Create Symbol From States

Rich symbols are a powerful feature of Fireworks, but creating them is a fairly complicated process. The Create Symbol From States command lets you create basic rich symbols containing multiple states in just one step with no scripting.

The symbols created by this command can switch between displaying different states, controlled by a State menu in the Symbol Properties panel. Say you're mocking up an IM buddy list, and each person in the list has an icon showing whether they're online, offline, busy, or idle. This command can turn the icon into a symbol that lets you easily switch its state using the properties panel. It will also make any text elements on these states editable via the Symbol Properties panel.

Creating the source document

First, create a new Fireworks document. In the States panel, add the states you want the symbol to have, and give each one a name. The names of the states will appear in the State menu in the Symbol Properties panel when the symbol is selected.

On each state, add whatever elements you want to display when that state is selected. You can use the onion skinning feature in the States panel to check the alignment of the elements across the states. Note that hidden elements will not become part of the symbol, but locked elements and layers will.

The States and Layers panels of the example buddy icon document might look like this:

Icon states

Creating the symbol

Once the states have been filled in, run the Create Symbol From States command. It will first display a dialog box to select a folder in the Common Library in which you want to store your new symbol. Remember that a symbol has to be stored within a sub-folder of the Common Library folder for it to appear in the panel.

Next, enter a name for the symbol. This name will also be used for the file, so if you enter My Icon, for instance, the document containing the symbol states will be saved as My Icon.graphic.png in the Common Library. The script that specifies how the symbol behaves will be written out to the same location with the same name, e.g., My Icon.jsf.

Once the symbol name has been entered, the command will add a new initial state called Symbol to the document and copy the contents of each of the other states to the new one. The new symbol will be created on this first state.

Note that even though the Symbol Properties panel shows controls for this newly created symbol, it isn't a "rich" symbol yet. You need to drag an instance of the symbol from the Common Library panel to make its controls work, as described next.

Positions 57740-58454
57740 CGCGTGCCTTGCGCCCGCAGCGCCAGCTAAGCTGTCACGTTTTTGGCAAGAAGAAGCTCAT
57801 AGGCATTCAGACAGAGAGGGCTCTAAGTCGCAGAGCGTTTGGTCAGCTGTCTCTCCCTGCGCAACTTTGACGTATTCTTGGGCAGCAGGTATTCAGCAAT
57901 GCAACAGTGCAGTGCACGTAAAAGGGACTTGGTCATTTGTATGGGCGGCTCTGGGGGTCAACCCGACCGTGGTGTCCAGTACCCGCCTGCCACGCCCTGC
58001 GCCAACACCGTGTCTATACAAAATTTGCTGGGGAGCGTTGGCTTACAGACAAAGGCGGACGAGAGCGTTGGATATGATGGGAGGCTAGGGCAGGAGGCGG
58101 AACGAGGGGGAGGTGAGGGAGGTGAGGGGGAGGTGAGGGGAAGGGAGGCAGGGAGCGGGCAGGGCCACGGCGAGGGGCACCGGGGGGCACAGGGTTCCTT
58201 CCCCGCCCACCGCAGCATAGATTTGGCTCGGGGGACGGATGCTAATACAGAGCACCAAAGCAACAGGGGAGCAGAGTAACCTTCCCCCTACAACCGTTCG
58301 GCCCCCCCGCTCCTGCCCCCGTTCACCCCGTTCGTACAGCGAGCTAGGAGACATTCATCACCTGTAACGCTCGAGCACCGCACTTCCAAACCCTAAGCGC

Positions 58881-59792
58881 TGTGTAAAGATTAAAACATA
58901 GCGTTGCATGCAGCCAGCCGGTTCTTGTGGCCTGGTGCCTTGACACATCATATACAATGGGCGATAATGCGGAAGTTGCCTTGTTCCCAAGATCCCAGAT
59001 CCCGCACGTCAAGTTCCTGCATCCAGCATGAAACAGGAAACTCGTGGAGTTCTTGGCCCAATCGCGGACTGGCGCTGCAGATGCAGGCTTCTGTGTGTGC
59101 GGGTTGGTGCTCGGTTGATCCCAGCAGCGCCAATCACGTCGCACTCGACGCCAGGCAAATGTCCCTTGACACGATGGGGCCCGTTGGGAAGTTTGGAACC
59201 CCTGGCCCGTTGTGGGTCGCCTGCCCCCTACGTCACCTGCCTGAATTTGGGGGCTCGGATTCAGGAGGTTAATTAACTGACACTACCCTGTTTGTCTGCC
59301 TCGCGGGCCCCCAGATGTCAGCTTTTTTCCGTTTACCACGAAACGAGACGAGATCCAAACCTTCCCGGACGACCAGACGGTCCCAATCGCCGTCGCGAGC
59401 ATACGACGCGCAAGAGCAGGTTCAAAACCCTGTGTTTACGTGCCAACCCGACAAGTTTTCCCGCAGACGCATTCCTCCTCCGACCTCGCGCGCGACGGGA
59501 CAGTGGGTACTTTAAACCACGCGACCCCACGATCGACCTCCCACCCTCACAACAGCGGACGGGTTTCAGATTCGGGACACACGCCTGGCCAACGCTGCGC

Also, if your symbol has an odd width or height, a transparent rectangle with an even size will be added to the symbol. This works around a bug where dragging a symbol from the Common Library panel can cause any rectangles inside it to shift by half a pixel if the overall symbol size is odd, leading to blurry borders. The extra element is called [SIZE FIXER] and is locked, so it won't interfere with selecting the symbol elements when you edit them.

Using the symbol

After the command is finished, you can drag an instance of your new symbol from the Common Library panel into another document. When the symbol instance is selected, the Symbol Properties panel will display a single State menu control. You can change this menu to choose which state of the symbol to display.

Symbol Properties panel

Editing the symbol

There are a couple ways of editing the symbol once it's been created. One way is to open the symbol file in the Common Library, e.g. My Icon.graphic.png, and then edit the states. When you've made the necessary changes, just run the Create Symbol From States command again, which will create a new symbol from the states. You won't have to select a folder or name if you run the command on an existing symbol file.

If you want to update the symbol in the documents where you've used it, you'll need to drag the symbol in from the Common Library panel again. Select the Replace existing items option in the dialog to update the existing instances in that document.

The other way to edit the symbol is directly in a document where you've used it, by double-clicking an instance. In the symbol edit mode, the Layers panel will show a list of groups, one for each state in the symbol. For instance, the panel for the buddy icon symbol might look like this: